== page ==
Are you just beginning your journey in the Craft? When starting any new practice, mundane or magical, trial and error are to be expected Below, I listed a few of the most common witchcraft mistakes.
If you already made one or more of these mistakes, don’t be too hard on yourself. I definitely made some of them myself!
Being overly concerned with the details of a spell.
Newbies tend to look at a pre-written spell and think they need to replicate it exactly in order to achieve desired results.
Modern spells are more like recipes than laboratory experiments. A pinch of this, a pinch of that. But when you post the picture on Instagram, no two look alike.
There’s nothing wrong with detail-oriented spell casting. Focusing on details builds energy and helps to ground your intention in reality.
Many witches like to get very particular with things like candle color, compass direction, incantations and even the day/hour of the week to perform a ritual.
But it’s more important to incorporate elements that carry meaning for you.
Rather than trying to duplicate a spell exactly as it was written, try writing your own spell.
Not supporting spell work with mundane efforts.
Spell casting is about intent. And I really believe it makes a difference.
To be honest, I don’t know how or why it works. I just know it does.
But if you don’t carry your intent over into your mundane, real-world life, it’s unreasonable to expect “the Universe” to do all the work for you.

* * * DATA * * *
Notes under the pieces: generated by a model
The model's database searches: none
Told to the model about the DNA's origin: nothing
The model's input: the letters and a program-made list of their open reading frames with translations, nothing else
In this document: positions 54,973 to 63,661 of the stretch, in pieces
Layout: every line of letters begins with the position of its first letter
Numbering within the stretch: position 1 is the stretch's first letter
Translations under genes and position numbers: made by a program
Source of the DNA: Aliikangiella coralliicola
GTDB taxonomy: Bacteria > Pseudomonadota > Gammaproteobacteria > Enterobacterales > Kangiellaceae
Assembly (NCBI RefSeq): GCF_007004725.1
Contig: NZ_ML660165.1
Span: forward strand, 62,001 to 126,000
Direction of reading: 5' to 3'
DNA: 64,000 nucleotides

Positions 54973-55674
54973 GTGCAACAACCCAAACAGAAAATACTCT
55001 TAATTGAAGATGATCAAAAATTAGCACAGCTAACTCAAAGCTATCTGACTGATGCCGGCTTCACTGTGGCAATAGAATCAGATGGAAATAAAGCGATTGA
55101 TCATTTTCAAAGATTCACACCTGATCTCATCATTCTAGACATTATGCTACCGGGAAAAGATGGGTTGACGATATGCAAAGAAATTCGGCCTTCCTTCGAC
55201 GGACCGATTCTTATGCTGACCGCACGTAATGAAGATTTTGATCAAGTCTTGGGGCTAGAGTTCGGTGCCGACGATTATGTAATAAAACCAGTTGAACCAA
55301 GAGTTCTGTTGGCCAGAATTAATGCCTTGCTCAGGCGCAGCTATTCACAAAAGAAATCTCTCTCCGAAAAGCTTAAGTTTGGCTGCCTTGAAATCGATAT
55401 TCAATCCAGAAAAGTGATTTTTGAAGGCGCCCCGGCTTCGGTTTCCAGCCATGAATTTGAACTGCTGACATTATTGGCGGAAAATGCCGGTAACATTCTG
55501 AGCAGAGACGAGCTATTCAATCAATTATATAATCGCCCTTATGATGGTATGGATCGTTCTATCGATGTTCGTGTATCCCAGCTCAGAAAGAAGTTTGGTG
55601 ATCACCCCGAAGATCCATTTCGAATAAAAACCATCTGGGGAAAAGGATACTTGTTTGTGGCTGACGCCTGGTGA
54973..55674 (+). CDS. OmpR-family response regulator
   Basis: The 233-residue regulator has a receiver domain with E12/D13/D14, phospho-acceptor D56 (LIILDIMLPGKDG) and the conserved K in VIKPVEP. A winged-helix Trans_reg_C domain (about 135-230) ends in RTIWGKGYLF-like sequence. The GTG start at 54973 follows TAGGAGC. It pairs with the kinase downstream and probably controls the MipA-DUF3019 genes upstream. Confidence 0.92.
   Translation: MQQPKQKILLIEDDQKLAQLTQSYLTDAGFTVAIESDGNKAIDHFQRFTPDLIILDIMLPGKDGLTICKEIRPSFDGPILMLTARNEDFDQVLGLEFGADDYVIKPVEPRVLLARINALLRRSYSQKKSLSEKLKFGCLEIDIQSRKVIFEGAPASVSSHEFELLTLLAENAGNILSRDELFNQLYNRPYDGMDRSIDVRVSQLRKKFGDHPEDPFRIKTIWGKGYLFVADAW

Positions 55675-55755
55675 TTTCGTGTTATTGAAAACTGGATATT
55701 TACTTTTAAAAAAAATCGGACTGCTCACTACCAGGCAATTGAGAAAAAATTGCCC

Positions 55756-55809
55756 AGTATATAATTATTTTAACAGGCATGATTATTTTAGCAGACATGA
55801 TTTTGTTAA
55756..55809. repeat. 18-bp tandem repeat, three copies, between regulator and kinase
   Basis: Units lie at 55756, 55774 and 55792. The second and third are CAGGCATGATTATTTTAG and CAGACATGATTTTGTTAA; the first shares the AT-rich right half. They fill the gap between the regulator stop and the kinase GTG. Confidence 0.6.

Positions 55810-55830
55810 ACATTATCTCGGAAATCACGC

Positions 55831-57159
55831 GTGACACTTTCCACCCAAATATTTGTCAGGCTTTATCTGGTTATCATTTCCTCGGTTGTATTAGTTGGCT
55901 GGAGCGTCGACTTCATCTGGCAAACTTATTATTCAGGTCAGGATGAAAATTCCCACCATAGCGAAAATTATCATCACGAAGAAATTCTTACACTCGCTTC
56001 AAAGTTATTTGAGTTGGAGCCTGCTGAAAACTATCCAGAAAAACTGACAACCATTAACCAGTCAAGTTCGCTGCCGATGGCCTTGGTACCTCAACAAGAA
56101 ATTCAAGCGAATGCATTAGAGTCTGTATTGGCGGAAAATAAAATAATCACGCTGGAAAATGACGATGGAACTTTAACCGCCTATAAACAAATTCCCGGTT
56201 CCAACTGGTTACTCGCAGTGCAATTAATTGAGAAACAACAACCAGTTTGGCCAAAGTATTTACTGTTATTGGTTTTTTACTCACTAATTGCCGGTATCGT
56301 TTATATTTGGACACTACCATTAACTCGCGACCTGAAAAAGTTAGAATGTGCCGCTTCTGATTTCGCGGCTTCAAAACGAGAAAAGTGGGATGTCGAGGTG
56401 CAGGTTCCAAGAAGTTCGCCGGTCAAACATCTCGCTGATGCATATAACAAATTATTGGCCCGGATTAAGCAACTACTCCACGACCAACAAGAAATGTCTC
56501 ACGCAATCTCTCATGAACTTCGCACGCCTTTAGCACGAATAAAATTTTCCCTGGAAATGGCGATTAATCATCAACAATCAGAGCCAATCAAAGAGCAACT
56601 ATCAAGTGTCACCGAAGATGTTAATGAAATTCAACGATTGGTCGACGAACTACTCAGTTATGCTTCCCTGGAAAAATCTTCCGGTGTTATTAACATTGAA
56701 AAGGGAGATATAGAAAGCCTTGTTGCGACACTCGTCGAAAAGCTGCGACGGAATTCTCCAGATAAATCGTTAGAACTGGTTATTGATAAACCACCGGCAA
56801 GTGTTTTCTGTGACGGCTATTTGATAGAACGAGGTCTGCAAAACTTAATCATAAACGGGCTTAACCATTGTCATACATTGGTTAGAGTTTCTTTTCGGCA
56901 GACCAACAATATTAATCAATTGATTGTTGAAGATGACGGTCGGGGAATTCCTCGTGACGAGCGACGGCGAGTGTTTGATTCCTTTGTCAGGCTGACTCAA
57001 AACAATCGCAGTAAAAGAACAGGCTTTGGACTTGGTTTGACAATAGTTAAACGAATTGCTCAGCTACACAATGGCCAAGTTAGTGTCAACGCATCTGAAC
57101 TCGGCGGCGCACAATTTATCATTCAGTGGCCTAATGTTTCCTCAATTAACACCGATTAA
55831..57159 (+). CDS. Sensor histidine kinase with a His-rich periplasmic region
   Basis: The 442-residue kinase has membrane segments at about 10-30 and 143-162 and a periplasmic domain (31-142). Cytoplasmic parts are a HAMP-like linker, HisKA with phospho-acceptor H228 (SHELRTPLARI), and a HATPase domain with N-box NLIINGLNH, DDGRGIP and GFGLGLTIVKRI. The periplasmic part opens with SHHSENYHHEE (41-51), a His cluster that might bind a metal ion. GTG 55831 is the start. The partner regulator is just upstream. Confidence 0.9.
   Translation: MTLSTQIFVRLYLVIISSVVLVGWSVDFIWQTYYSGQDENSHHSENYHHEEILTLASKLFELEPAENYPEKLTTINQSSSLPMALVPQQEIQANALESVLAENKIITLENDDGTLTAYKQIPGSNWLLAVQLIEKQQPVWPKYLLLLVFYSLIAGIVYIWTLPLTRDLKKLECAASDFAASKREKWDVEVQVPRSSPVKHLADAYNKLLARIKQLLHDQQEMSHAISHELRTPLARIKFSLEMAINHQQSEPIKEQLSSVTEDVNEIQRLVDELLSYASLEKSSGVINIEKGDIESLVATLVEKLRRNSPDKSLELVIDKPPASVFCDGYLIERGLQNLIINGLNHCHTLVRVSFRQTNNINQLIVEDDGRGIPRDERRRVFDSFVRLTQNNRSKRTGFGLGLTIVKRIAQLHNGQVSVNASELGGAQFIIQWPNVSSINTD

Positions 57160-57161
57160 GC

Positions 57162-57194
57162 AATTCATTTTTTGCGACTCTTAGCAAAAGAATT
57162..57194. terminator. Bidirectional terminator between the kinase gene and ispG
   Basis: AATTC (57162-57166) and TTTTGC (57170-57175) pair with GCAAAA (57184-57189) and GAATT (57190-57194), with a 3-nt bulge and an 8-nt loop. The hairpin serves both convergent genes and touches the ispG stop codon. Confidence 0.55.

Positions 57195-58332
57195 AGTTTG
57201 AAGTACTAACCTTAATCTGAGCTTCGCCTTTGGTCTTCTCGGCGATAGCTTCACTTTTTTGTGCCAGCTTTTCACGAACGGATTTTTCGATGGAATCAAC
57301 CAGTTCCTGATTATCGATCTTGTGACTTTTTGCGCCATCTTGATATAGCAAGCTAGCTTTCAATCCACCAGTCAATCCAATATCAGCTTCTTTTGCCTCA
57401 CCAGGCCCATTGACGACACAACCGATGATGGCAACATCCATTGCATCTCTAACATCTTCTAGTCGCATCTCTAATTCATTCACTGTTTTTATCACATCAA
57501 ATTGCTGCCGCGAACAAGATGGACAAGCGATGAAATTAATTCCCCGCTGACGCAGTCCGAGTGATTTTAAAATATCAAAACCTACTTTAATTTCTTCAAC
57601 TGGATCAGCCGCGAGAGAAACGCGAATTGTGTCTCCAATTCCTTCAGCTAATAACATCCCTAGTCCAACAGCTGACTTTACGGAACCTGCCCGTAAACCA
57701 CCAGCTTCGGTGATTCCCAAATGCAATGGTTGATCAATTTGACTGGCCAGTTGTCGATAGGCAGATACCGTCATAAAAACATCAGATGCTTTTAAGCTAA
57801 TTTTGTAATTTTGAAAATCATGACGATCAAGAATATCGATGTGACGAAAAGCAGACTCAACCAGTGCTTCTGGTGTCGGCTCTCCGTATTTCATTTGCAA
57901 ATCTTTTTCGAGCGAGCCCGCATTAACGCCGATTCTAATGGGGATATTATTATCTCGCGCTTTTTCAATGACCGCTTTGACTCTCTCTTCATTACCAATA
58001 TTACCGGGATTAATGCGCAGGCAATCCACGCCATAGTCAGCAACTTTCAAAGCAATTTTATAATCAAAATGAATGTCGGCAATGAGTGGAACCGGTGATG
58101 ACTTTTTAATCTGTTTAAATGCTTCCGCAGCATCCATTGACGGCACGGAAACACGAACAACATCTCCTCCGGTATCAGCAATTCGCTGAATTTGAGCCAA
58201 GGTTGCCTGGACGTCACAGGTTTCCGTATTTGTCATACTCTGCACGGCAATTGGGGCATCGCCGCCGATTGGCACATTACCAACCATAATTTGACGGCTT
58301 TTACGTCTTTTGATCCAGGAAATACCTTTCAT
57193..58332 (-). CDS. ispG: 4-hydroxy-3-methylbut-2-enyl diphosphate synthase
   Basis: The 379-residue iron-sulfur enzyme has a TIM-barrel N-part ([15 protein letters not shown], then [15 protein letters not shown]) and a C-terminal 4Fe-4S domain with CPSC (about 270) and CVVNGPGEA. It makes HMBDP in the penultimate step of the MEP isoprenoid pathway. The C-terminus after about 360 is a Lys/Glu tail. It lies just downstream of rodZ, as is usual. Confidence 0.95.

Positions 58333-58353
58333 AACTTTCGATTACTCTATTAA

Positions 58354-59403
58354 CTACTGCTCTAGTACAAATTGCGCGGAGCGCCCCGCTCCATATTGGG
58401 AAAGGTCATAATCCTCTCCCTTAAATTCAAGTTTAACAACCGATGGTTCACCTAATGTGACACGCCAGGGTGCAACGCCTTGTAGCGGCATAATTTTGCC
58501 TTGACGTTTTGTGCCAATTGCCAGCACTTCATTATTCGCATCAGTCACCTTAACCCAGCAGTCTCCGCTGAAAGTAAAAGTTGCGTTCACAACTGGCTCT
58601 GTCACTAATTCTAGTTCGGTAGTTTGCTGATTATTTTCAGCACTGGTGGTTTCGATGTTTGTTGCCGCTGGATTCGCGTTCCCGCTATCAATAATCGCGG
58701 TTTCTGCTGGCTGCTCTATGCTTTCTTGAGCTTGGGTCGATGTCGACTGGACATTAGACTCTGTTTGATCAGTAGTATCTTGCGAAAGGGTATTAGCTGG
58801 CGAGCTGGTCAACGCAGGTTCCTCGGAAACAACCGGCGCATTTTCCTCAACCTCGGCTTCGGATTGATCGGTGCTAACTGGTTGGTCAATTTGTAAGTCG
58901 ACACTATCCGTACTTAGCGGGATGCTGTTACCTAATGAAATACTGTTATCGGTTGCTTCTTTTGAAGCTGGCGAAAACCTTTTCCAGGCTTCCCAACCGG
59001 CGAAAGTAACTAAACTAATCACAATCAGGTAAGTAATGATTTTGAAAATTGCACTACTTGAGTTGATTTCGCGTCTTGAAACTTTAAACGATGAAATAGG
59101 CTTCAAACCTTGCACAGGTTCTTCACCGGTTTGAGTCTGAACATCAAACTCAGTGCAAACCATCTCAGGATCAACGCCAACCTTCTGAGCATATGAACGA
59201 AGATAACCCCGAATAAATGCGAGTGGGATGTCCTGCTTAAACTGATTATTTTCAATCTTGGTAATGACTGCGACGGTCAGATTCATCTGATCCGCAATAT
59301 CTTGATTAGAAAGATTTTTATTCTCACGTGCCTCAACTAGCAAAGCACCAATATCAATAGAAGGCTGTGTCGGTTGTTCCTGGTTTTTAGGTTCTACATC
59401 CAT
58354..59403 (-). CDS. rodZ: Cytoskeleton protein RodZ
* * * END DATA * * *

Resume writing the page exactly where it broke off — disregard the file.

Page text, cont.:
So if you cast a job spell, but never submit your resume to prospective employers, your intent is . . . well, pretty half-ass.
Something may come along anyway. But you obviously increase your odds drastically by doing your part.
Spending too much money on ritual supplies.
As a seller of handmade ritual supplies myself, I see nothing wrong with indulging in a little witchy retail therapy from time to time.
A freshly made candle or new statuary on the altar makes anyone smile.
But your Craft shouldn’t be about materialism or things.
You don’t really need anything at all. But even if you like working with tools, you likely have everything you need already.
If you tend to overspend, check out:
This is not really a “mistake,” because if it happens, it’s not your fault. But I am including it on this list because it’s important to know, especially when you’re first starting out and don’t necessarily know what to expect.
The vast majority of pagans are good, well-intentioned people.
But just like any other religious or spiritual group (including Christians, Buddhists, Hindus, Muslims and everyone else) not everyone is above taking advantage of the vulnerable.
Run far and fast from anyone who:
-Makes unwanted sexual advances in the context of spirituality.
-Guarantees results from a spell (especially love, money and fertility spells) in exchange for money.
-Claims to have supernatural “powers” or implausible abilities.
-Offers to “lift a curse” from your life in exchange for money.
-Pressures you to cut ties from family members or make drastic life changes.
-Claims to have “secret knowledge” that they only disclose in exchange for money.
-Exhibits jealousy or hostility when you seek advice or knowledge elsewhere.
There is absolutely no reason to fear these things any more than you would fear them in a church or synagogue.
While we certainly have no shortage of harmless eccentrics, you will find this is generally an extremely loving, supportive community.
Ethical pagans go to great pains to avoid even the appearance of dishonesty because of stereotypes applied to them by mainstream society.
It is, in fact, the lack of awareness and education about modern witchcraft that unfortunately draws predators and scam artists, who sees an opportunity to take advantage of that ignorance.
Imposing one-size-fits-all beliefs on others because you read . . . one book.